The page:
Ah, Spanikopita. There are no words to describe how much I love this dish. It's sister recipe, Tyropita, (or just plain "pita" as we call it in my family) is definitely our holiday indulgence. It's basically nothing but butter and cheese wrapped up in phyllo dough and baked to a delicious goodness. Ain't nothin' wrong with that people, ain't nothin' wrong with that!
We often get together, sometime in early November, and form a big assembly line. Grandmas, moms, cousins and nieces, all lined up folding lovely little triangles of cheesy goodness. I promise you, I'll share that recipe with you sometime near the holidays.
In the meantime, Spanikopita, is the healthier version of the two. Whip of a batch, serve it with a salad and you will feel like you had a decadent dish without all the guilt. Don't get me wrong, it's got cheese and butter in it too! But it's also got lots of spinach, so c'mon, it's good for you! Right? Say it with me now...riiiggghhht!
There are as many versions of Spanikopita recipes on the web as there are Greek cooks. This recipe was given to me by my Nana (through my Mom and Grandma) and I have tweaked it a bit. But I promise you, although it has a few more ingredients then some of the recipes you may have seen, it is worth it. I hope you like it. I know I did and Little Chef (my daughter) did too.
2 - 16 oz. bags of chopped spinach. Put the spinach in a colander and let it thaw completely, allow at least 2 hours for this.
1 large brown onion - diced
2 cloves of garlic - minced
16 oz. feta cheese. Please don't buy the pre-crumbled kind, it's too dried out. Buy the kind that comes packaged in brine so it's nice and creamy.
1 teaspoon each of allspice and nutmeg
salt and pepper
1 package of phyllo dough. Let it thaw out in the refrigerator overnight. Trust me, it's super delicate and if you just leave it out on the counter to thaw, it's going to make you pull your hair out later.
1 stick of butter - melted
1. After your spinach is thawed, squeeze as much excess water out of it as you can. I have found the easiest way to do this is to get a bunch of paper towels, scoop up the spinach and squeeze it out over the sink. It's a bit gross, but it works. Don't over think it, just get as much moisture out as you can. Then set the spinach in a large mixing bowl.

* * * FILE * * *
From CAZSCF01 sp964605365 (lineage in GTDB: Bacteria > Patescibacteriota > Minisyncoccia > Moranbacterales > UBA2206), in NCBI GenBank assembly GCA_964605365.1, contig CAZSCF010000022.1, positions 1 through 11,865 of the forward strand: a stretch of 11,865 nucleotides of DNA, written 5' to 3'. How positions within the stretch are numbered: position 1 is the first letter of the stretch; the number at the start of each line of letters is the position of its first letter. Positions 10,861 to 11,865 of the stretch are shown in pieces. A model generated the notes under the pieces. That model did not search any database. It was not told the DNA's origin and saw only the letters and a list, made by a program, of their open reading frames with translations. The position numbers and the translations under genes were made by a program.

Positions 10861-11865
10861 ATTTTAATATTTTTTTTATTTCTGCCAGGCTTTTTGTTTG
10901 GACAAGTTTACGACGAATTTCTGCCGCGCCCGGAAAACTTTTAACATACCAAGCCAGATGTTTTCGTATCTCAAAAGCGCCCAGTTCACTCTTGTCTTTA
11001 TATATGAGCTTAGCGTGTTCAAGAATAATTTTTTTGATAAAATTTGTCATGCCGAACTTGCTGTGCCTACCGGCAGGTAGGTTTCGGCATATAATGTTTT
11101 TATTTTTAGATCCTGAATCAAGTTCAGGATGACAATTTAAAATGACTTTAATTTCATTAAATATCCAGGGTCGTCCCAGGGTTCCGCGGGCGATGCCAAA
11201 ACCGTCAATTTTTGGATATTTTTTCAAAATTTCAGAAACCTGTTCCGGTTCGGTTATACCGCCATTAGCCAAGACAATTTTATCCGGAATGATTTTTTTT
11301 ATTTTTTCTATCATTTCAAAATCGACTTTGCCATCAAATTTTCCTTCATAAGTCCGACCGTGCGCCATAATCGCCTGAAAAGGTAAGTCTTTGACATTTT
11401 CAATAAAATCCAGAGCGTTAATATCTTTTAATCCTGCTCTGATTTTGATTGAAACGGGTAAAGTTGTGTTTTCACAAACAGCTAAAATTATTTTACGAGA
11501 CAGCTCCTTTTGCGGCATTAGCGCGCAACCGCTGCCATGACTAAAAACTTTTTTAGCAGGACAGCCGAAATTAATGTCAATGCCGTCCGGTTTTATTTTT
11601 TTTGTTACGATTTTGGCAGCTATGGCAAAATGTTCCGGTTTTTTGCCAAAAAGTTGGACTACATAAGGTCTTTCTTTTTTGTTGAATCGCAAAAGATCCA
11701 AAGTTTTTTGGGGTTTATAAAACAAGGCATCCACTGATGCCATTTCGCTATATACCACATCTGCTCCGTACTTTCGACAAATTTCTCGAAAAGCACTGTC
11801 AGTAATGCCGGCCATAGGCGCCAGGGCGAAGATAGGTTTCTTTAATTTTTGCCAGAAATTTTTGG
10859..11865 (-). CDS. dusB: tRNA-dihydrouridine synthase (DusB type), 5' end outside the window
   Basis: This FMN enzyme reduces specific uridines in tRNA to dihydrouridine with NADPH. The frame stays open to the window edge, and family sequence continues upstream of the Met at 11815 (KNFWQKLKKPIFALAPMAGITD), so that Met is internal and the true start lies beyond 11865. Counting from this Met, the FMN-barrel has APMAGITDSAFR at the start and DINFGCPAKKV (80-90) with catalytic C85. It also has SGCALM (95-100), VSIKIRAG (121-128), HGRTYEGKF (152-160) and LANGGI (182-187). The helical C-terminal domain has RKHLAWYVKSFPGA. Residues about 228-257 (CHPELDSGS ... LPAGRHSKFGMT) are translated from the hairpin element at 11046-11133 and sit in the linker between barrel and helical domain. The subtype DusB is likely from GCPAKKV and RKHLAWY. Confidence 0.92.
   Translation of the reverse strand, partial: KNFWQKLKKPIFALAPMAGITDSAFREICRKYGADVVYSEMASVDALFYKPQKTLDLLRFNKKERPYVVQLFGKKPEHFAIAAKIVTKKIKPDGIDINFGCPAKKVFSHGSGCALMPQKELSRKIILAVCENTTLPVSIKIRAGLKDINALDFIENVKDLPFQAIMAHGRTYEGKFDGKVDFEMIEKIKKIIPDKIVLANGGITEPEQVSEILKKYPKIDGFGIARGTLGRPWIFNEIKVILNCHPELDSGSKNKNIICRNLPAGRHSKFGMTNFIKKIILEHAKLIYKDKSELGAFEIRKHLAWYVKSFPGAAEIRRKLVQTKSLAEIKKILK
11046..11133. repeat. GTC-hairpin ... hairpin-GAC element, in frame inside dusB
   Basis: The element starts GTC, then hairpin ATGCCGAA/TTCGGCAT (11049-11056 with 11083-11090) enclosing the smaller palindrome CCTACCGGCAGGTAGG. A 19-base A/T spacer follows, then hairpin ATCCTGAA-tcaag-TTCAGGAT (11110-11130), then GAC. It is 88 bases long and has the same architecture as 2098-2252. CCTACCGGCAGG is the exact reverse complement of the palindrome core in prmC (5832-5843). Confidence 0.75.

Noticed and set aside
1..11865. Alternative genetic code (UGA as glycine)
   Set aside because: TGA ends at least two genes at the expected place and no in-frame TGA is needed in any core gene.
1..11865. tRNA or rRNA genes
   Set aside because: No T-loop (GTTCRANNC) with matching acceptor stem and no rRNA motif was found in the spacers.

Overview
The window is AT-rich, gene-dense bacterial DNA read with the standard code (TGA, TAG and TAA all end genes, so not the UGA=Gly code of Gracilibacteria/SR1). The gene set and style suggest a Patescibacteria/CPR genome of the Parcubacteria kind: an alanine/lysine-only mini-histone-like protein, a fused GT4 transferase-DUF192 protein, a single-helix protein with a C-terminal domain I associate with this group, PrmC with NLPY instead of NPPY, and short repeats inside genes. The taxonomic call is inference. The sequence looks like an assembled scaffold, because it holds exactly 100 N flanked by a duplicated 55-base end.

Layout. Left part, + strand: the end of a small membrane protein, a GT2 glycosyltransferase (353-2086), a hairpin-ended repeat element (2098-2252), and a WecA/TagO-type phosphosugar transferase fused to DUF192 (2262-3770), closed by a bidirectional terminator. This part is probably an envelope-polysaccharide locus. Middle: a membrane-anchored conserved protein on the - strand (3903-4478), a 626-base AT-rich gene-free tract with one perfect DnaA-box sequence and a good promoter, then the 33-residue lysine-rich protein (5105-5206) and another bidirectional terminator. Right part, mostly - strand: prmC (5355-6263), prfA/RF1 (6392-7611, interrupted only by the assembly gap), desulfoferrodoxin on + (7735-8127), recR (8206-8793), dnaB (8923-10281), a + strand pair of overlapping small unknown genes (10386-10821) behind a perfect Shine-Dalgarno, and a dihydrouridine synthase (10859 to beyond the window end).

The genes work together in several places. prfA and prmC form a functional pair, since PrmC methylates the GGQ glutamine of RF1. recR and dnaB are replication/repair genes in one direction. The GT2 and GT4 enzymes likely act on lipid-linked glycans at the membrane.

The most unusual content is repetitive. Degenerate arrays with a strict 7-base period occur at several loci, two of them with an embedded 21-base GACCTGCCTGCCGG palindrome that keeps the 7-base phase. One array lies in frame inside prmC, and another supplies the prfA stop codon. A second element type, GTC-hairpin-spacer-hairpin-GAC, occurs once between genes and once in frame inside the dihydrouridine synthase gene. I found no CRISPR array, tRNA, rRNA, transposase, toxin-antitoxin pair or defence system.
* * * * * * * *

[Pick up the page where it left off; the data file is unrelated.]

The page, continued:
2. Saute your onions and garlic until they are soft, about 7 minutes. Once they have cooled add them to the spinach mixture along with the mint and the dill.
3. In a separate bowl, combine the feta, egg and seasonings. Mix well.
4. Then add the feta mixture to the spinach mixture and fold together. Set aside.
5. Prepare your phyllo dough. Begin by taking 4 paper towels, wetting them, and then squeezing as much water out of them as possible. You want them to be moist, but not dripping. Lay your phyllo dough, in the large stack, onto a cutting board and cover it gently with the damp paper towels.
6. Carefully take one sheet of phyllo and lay it on a separate cutting board. Brush the surface lightly (don't saturate the dough) with butter. Lay another sheet of phyllo on top of the first and brush that one with butter as well.
7. Cut the dough - width wise - into 6 strips. Then place a spoonful of the spinach mixture onto the bottom of each one. Roll the strips into triangles.
8. compete this process until you have used all the dough and all the spinach mixture.
Note: This gets easier with each roll. Little Chef and I had some really bad ones - here's an example of good and not so good:
If you want to cook the triangles immediately, heat the oven to 350, place them on a foil lined baking sheet, and bake until golden brown - 20 - 25 minutes. Otherwise, place the triangles in a single layers, divided by wax paper, into a container. You can freeze them for months. When you are ready to use them, simply take the desired amount out, and cook them the same as the others.